Captain Winterbottom is angry to receive a memorandum suggesting he's delaying naming the Paramount Chiefs. The memorandum is from the Senior District Officer, a man who used to be Winterbottom's junior, but who was promoted over him.
He smokes, paces, reads the memorandum again, which suggests that government by white men is a mistake.
Winterbottom reflects on the misguided ideology behind those words. He thinks that if the bureaucrats who create such policies actually came to Africa, they would see the need for white man rule.
Mr. Clarke walks in to say he's off to tour the district. Winterbottom asks Clarke to find out about Wright and the new road. Winterbottom has heard about whippings, and from what he knows about Wright, he wouldn't be surprised to find out that the stories are true.
When Clarke leaves, Winterbottom returns to the memo in a calmer state of mind. He realizes that he knows better than the Lt.-Governor what needs to be done, but he doesn't have the authority.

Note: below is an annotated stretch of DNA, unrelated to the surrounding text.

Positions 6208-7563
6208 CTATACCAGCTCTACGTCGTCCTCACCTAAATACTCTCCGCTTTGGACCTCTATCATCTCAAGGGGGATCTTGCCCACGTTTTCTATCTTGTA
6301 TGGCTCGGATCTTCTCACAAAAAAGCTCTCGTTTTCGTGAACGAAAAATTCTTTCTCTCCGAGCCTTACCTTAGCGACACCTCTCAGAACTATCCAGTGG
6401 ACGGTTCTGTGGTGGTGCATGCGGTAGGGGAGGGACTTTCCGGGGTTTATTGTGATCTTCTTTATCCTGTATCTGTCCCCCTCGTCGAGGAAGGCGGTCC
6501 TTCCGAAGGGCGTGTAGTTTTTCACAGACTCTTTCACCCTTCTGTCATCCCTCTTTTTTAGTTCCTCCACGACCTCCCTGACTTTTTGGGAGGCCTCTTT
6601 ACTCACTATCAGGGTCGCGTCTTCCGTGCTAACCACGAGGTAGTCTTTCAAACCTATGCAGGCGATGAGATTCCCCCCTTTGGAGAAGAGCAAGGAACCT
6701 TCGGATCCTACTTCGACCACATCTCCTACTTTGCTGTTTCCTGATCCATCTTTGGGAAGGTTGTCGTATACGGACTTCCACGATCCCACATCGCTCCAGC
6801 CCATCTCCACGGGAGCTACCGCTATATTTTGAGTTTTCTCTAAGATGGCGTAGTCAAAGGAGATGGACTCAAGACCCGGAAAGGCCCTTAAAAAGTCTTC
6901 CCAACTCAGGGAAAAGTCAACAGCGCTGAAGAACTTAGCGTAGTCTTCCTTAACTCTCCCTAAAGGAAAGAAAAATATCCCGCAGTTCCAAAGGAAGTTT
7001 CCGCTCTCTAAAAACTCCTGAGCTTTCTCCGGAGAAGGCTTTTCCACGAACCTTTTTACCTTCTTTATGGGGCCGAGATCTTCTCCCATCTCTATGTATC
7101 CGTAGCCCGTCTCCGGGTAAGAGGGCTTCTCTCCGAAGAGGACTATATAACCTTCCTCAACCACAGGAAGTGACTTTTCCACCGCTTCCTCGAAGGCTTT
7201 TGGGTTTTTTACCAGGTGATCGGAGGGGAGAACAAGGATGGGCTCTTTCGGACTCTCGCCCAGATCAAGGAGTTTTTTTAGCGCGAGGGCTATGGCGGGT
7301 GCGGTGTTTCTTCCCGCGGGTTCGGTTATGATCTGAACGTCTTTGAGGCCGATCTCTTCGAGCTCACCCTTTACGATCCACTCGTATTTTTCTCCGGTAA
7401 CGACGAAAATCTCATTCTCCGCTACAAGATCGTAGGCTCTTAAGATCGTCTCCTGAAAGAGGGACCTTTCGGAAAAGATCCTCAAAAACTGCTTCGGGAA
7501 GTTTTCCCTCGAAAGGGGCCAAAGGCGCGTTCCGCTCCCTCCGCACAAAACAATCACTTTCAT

Just three years ago, they had insisted on appointing a Warrant Chief for Okperi, so he chose James Ikedi. But soon James Ikedi had shown a real lust for power and was abusing his authority. Winterbottom suspended him for six months. But three months later, the Senior Resident came back from leave and reinstated him, and the abuses began again.
At that time, there was a plan in place for a system of roads and drainages. Winterbottom had approved the plans himself and had tried to assure that there would be as little disruption of people's homes as possible.
But the overseer demanded bribes from the people in order to prevent the road from going near their homes; the chiefs said the overseer was carrying out the order of the white man. Of course, Ikedi got a good chunk of money from this man.
Though Winterbottom could excuse the overseer, who wasn't from Okperi, he couldn't excuse Ikedi. Why would you cheat your own people, your own blood?
But he wasn't able to prosecute Ikedi due to a lack of evidence.
Winterbottom waits one more day, thinking about the memo, but in the morning realizes he can do nothing to stop the policy. This time, he wouldn't consider the kind of men he had put in charge in the past – mission educated, intelligent.
No, he would go with a man who had told him the truth in the past: the Chief Priest of Ulu, Ezeulu. He hopes that Ezeulu is still alive, since he hasn't seen him in two years.